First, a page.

By JANE WILSON, Special Contributor | Published November 30, 2006
Dressed in their finest and ready to have fun, young adults from across the archdiocese gathered at St. Ann Church in Marietta on Saturday, Nov. 4, to celebrate the 10th anniversary of the archdiocesan Young Adult Ministry (YAM) program with a dinner dance and awards presentation. The event gave YAM leaders and participants the chance to look back on how YAM has grown and how the ministry has enriched their lives, as well as to consider what the future holds.
“Ten Years Young and Still Strong” was the theme of the evening, and approximately 220 YAM members joined together in high spirits to prove this slogan true. Masters of ceremonies Mike Judge and Nicole LeClair led the evening’s program, which included a blessing and address by Archbishop Wilton D. Gregory, who, as always, expressed his pride in the young adult community of the archdiocese.
Attendees enjoyed a slide show and videos featuring various YAM activities and participants explaining their impressions of YAM, describing how YAM has impacted their lives, and thanking the many YAM leaders of the past and present. Awards were presented after a buffet supper, and then it was “time to boogie” as the DJs took control of the event and attendees made their way to the dance floor to dance the night away.
The awards ceremony honored the many people who have given their time and talents to making YAM the dynamic, vibrant organization it has grown to be over the past 10 years. Many of the awards had two recipients—one who is “10 years strong” in the group and another who is “still young” to YAM. Nominees were originally solicited from the YAM e-mail list and from past directors, and the final winners were selected by committee.
The dinner dance was the culmination of several months of hard work by YAM director Dorothy Polchinski, associate director Lisa Eberhardt, and program coordinator Ana Nagel, assisted by a host of YAM volunteers.
Eberhardt noted, “Ten years is a good time to look back at where we’ve come from and to thank those who were foundational and who have continued to be instrumental to the ministry throughout its 10 years. It’s also a great time to begin looking forward to the next 10 years.”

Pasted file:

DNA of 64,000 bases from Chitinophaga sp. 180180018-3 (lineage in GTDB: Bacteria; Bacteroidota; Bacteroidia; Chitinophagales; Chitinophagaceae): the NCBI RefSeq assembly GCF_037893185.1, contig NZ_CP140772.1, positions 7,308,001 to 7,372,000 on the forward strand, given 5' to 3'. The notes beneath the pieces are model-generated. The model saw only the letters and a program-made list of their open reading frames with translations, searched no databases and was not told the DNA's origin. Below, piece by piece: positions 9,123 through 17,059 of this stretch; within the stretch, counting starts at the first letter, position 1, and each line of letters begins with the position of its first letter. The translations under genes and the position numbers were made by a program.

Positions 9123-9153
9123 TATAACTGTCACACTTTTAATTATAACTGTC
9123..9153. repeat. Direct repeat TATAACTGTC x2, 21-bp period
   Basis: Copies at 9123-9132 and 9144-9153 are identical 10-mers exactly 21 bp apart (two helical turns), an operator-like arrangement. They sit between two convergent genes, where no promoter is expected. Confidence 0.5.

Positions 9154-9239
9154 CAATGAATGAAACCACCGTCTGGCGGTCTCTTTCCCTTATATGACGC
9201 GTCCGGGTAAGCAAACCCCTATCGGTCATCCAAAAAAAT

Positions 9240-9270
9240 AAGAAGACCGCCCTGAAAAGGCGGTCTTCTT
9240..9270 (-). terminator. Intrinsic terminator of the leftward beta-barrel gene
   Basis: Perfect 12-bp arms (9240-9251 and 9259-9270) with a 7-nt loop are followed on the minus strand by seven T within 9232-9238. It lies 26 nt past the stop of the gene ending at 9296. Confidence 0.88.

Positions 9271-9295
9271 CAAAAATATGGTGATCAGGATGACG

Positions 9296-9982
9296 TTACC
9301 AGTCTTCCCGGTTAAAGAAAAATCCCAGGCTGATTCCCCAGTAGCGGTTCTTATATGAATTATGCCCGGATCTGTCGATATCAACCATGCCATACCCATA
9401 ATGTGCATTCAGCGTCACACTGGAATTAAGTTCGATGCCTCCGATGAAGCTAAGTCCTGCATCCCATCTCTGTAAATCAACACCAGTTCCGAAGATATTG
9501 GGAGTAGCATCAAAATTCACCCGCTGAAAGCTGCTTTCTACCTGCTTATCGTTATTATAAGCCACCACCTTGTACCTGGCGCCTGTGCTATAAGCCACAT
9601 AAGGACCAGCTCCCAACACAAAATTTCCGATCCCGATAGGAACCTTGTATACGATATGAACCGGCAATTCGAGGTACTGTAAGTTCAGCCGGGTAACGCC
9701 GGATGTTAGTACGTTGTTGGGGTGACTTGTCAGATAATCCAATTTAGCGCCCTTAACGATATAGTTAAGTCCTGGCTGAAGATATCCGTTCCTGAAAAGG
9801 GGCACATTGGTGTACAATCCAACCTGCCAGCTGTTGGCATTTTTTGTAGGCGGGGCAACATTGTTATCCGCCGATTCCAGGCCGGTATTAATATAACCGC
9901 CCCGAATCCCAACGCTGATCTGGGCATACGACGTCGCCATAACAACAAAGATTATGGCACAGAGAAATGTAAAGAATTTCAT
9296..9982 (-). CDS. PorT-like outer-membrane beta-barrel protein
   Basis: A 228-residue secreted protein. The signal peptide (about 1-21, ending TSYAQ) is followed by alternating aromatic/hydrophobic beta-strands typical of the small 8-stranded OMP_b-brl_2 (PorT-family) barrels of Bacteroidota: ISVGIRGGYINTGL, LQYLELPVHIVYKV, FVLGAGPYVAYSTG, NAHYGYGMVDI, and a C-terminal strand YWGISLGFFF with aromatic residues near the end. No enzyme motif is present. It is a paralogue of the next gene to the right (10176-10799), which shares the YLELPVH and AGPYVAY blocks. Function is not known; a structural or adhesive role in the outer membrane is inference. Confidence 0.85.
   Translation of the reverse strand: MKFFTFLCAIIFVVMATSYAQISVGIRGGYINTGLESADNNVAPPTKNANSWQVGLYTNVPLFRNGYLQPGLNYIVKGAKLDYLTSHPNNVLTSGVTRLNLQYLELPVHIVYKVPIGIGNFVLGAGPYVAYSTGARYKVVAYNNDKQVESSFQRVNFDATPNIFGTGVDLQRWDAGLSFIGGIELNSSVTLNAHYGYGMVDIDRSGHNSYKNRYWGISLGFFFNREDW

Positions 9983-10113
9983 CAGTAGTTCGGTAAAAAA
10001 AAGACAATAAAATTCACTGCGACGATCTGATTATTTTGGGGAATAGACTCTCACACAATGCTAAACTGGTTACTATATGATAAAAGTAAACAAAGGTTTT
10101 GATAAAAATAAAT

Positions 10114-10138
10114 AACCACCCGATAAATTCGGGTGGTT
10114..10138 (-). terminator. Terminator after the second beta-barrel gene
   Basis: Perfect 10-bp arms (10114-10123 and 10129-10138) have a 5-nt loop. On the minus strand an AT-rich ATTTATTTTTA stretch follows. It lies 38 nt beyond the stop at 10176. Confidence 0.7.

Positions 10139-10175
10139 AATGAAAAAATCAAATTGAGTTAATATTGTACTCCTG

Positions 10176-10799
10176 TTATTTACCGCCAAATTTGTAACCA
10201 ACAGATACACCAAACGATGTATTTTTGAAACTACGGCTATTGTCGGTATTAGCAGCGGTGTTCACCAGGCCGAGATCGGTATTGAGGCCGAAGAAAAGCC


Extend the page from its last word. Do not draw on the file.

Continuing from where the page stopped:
The young adult program is the brainchild of its group’s first director, Janice Givens, who was the recipient of the Archbishop’s Award at the anniversary event. In 1996, Givens was working in Atlanta for the Olympics; when the Olympic Games were over, she needed a job and began to look for opportunities within the Catholic community. As a youth minister, she recognized the need for spiritual community for young people who had left high school and were beginning their journey as adults—a need that was not at that time being met in the archdiocese.
Assisted by some well-timed interest in the young adult community on the part of the church, she ultimately convinced the archdiocese to give her a job to create the Young Adult Ministry. According to Givens, interest in the ministry was immediate and passionate among young adults in the archdiocese. The original YAM programs, To Encounter Christ (TEC) retreats and Theology on Tap, both of which are still going strong today, were instantly popular.
Looking out at the group gathered to celebrate the 10th anniversary, Givens observed that the most important thing that YAM has accomplished has been to offer young Catholics a connection to each other.
“People want to find each other,” said Givens. “Every one of these people has a story, every one has a need, and YAM can fill those needs.” She pointed out that a number of vocations, marriages and conversions have come from the YAM community. According to Givens, the program today is the best young adult program in the country.